As stated, there are a few caveats that are useful to point out. Since no convexity assumptions are imposed on the loss function, Lemma 3.2 on its own offers no guarantee that the function values decrease as increases. In particular, in the worst case, the bound may be loose. For instance, when (i.e., the initial point is already a good estimate of the stationary point), the upper bound in (8) is non–zero. Further, the bound contains summations involving the stepsizes, both in the numerator and denominator, indicating that the limiting behavior may be sensitive to the choices of . The following result gives a remedy — by choosing to be small enough, the upper bound in (8) will decrease monotonically as increases.

###### Lemma 3.3 (Monotonicity and convergence of expected gradients).

By choosing such that

(16) |

the upper bound of expected gradients in (8) decreases monotonically. Further, if the sequence for satisfies

(17) | ||||

###### Proof.

We first show the monotonicity of the expected gradients followed by its limiting behavior. Observe that whenever , we have

Then the upper bound in (8) reduces to

(18) |

To show that right hand side in the above inequality decreases as increases, we need to show the following

(19) |

By denoting the terms in the above inequality as follows,

(20) |

To show that the inequality in Equation 19 holds,

(21) |

Rearranging the terms in the last inequality above, we have

(22) |

Recall that ; so without loss of generality we always have . With this result, the last inequality in (22) is always satisfied whenever for . Since this needs to be true for all , require for . This proves the monotonicity of expected gradients. For the limiting case, recall the relaxed upper bound from (18). Whenever , the right hand side in (18) converges to . ∎

The second part of the lemma is easy to ensure by choosing diminishing step-sizes (as a function of ). This result ensures the convergence of expected gradients, provides an easy way to construct based on (7) and (17), and to decide the stopping iteration based on ahead of time.

Remarks. Note that the maximum in (17) needed to ensure the monotonic decrease of expected gradients depends on . Whenever the estimate of is too loose, the corresponding might be too small to be practically useful. An alternative in such cases is to compute the RSG updates for some (fixed a priori) iterations using a reasonably small stepsize, and select to be the iteration with the smallest possible gradient or the cumulative gradient among some last iterations. While a diminishing stepsize following (17) is ideal, the next result gives the best possible constant stepsize , and the corresponding rate of convergence.

###### Corollary 3.4 (Convergence of one–layer DA).

The optimal constant step sizes are given by

(23) |

If we denote , then we have

(24) |

###### Proof.

Using constant stepsizes , the convergence bound in (8) reduces to

(25) |

To achieve monotonic decrease of expected gradients, we require (from (17) in Lemma 3.3). For such s,

which when used in (25) gives,

(26) |

Observe that as increases (resp. decreases), the two terms on the right hand side of above inequality decreases (resp. increases) and increase (resp. decreases). Therefore, the optimal for all , is obtained by balancing these two terms, as in

(27) |

However, the above choice of has the unknowns , and (although note that the later two constants can be empirically estimated by sampling the loss functions for different choices of and ). Replacing by some , the best possible choice constant stepsize is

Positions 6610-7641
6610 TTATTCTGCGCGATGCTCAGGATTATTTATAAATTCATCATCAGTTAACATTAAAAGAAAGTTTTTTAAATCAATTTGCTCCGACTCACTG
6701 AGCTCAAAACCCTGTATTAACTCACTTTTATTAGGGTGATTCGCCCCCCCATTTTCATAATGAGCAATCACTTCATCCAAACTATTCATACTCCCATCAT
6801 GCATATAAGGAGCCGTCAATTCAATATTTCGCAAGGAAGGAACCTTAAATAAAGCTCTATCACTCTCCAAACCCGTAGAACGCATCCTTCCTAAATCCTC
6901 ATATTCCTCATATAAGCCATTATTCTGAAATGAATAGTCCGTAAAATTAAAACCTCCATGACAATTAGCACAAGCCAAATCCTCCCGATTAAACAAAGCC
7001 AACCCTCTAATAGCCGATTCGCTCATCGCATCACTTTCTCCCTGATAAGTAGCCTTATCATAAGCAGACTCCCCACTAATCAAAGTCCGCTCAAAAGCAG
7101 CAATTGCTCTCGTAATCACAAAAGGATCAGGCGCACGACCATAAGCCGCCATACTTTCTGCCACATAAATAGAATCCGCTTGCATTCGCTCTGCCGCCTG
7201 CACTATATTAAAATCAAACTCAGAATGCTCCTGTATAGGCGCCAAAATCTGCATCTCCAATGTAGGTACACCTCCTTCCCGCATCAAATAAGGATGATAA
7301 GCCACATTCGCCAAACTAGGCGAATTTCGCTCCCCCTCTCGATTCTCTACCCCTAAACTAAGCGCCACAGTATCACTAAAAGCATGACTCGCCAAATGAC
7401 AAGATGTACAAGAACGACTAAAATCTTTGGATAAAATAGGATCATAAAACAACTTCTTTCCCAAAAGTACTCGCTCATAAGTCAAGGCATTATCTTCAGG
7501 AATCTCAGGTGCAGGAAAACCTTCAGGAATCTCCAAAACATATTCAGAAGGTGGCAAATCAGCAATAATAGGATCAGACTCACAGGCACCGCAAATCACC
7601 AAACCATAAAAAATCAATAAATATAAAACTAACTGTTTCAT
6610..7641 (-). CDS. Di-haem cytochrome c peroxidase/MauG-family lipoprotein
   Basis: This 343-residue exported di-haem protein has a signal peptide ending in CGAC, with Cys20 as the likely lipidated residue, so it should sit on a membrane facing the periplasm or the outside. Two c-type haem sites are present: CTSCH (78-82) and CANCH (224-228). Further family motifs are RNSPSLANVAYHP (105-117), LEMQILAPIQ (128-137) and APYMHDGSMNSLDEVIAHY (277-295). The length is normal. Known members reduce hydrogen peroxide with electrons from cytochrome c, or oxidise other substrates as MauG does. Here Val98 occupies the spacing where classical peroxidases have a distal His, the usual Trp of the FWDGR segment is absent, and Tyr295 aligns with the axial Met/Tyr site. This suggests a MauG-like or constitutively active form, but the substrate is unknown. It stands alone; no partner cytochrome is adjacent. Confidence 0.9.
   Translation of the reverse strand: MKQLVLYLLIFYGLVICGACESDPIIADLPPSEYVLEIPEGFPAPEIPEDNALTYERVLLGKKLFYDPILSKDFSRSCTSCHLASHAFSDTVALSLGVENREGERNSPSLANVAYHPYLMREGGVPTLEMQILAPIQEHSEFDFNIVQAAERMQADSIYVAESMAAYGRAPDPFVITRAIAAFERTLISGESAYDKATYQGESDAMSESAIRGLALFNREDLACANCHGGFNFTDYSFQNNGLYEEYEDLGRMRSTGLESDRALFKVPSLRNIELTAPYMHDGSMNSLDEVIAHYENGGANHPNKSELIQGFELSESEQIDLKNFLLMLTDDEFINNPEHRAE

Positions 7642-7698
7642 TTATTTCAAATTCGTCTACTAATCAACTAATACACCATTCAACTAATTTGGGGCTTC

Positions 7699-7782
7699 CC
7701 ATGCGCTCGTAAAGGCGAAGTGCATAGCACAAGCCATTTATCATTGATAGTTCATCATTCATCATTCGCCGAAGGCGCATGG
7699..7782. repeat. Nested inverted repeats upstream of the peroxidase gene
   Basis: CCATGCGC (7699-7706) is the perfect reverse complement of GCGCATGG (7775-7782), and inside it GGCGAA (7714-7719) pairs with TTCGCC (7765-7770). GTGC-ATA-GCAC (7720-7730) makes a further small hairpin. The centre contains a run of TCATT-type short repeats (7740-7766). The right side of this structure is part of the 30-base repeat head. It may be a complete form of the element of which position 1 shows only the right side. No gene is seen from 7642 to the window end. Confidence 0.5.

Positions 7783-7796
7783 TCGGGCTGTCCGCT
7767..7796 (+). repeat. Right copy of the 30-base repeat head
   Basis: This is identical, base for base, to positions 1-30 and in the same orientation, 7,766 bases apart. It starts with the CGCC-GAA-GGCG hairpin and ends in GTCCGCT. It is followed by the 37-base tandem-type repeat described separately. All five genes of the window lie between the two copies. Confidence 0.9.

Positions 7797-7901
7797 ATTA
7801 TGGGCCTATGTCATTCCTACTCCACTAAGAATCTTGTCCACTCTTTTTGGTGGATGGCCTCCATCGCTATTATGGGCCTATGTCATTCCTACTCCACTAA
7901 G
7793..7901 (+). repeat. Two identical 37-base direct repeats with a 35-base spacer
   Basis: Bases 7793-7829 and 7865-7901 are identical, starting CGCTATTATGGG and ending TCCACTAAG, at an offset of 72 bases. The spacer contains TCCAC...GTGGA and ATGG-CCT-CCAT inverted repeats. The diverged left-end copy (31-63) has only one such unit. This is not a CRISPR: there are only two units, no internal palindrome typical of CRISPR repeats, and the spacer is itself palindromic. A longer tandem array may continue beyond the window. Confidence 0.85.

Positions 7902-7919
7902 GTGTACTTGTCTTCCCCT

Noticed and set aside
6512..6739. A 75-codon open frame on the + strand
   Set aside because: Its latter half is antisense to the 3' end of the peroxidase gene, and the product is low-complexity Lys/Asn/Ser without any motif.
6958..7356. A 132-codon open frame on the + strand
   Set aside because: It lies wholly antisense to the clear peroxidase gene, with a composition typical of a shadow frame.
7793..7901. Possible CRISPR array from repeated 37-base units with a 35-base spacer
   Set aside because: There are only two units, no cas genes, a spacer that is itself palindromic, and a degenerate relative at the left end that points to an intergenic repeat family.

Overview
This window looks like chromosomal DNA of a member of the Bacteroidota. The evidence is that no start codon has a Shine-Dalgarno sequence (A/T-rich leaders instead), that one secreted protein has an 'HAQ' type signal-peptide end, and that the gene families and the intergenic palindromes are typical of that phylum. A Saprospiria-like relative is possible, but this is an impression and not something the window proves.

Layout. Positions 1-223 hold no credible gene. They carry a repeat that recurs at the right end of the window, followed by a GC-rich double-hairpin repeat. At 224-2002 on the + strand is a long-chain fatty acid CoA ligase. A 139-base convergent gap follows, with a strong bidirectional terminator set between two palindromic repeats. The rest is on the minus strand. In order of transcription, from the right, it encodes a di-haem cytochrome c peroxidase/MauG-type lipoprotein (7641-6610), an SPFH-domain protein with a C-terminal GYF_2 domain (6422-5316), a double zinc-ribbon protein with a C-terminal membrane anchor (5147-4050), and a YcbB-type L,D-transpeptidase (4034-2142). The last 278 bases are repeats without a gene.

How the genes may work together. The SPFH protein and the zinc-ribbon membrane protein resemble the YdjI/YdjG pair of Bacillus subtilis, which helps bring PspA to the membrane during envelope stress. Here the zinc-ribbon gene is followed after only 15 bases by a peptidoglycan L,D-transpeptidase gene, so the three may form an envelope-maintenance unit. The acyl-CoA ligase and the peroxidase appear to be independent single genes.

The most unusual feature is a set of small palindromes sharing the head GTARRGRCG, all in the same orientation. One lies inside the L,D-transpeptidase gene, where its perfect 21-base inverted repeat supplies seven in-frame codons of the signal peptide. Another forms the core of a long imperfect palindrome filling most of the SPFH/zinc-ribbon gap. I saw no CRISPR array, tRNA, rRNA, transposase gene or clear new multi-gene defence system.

(28) |

Since needs to be smaller than as discussed at the start of the proof, we have

(29) |

Now substituting this optimal constant stepsize from (28) into the upper bound in (26) we get

(30) | ||||

and by denoting , we finally have

(31) |

∎

The upper bound in (8) can be written as a summation of two terms, one of which involves . The optimal stepsize in (23) is calculated by balancing these terms as increases (refer to the supplement). The ideal choice for is in which case reduces to . For a fixed network size ( and ), Corollary 3.4 shows that the rate of convergence for one–layer DA pre-training using RSG is . It is interesting to see that the convergence rate is proportional to where the number of parameters of our bipartite network (of which DA is one example) is .

Corollary 3.4 gives the convergence properties of a single RSG run over some iterations. However, in practice one is interested in a large deviation bound, where the best possible solution is selected from multiple independent runs of RSG. Such a large deviation estimate is indeed more meaningful than one RSG run because of the randomization over in (2). Consider a –fold RSG with independent RSG estimates of denoted by . Using the expected convergence from (24), we can compute a -solution defined as,

###### Definition (-solution).

For some given and , an -solution of one–layer DA is given by such that

(32) |

governs the goodness of the estimate , and bounds the probability of good estimates over multiple independent RSG runs. Since is the maximum iteration count (i.e., maximum number of calls), the number of data instances required is , where denotes the average number of times each instance is used by the oracle. Although in practice there is no control over (in which case, we simply have ), we estimate the required sample size and the minimum number of folds () in terms of , as shown by the following result.

###### Corollary 3.5 (Sample size estimates of one–layer DA).

The number of independent RSG runs () and the number of data instances () required to compute a -solution are given by

(33) |

where is a given constant, denotes ceiling operation and denotes the average number of times each data instance is used.

###### Proof.

Recall that a -solution is defined such that

(34) |

for some given and . Using basic probability properties,

(35) | ||||

Using Markov inequality and (24),